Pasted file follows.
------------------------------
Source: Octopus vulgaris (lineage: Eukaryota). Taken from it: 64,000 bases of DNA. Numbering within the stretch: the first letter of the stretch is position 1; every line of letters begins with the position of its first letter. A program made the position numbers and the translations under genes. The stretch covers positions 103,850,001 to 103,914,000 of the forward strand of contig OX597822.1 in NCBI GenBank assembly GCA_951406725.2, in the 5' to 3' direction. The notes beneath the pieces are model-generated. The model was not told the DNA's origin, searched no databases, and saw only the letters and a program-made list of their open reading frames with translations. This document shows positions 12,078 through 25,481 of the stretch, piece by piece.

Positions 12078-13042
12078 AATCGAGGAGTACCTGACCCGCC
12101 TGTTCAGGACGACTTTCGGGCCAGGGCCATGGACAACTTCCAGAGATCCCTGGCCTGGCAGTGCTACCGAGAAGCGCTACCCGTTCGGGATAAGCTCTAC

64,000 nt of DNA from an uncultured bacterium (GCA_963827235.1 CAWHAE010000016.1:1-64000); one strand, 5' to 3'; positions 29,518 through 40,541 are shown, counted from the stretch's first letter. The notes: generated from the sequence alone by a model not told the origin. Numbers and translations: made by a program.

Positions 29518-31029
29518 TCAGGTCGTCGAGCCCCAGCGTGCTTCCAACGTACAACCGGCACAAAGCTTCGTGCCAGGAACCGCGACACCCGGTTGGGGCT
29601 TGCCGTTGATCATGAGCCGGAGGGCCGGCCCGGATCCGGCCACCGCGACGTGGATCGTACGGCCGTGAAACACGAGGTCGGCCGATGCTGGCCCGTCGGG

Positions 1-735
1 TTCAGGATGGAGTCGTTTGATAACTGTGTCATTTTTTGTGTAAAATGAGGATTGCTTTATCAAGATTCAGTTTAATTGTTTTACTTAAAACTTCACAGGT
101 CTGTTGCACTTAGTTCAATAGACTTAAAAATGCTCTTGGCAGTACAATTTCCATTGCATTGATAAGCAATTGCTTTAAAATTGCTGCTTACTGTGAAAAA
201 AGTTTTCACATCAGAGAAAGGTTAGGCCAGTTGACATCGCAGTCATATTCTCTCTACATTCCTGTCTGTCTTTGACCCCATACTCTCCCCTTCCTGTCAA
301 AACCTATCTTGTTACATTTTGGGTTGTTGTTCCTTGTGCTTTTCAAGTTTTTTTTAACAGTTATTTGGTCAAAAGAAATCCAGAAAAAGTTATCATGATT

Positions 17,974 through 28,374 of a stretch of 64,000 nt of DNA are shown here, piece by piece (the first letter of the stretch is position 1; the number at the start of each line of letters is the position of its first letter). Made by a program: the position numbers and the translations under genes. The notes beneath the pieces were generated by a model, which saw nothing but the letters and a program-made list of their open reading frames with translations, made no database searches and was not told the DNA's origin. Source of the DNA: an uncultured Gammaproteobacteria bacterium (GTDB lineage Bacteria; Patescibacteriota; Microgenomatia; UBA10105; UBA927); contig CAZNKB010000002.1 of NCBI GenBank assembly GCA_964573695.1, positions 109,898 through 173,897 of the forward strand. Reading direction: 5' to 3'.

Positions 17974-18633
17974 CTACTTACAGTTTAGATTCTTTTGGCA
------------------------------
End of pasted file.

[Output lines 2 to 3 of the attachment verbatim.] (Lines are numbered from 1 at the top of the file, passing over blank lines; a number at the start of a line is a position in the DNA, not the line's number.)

Positions 12078-13042
12078 AATCGAGGAGTACCTGACCCGCC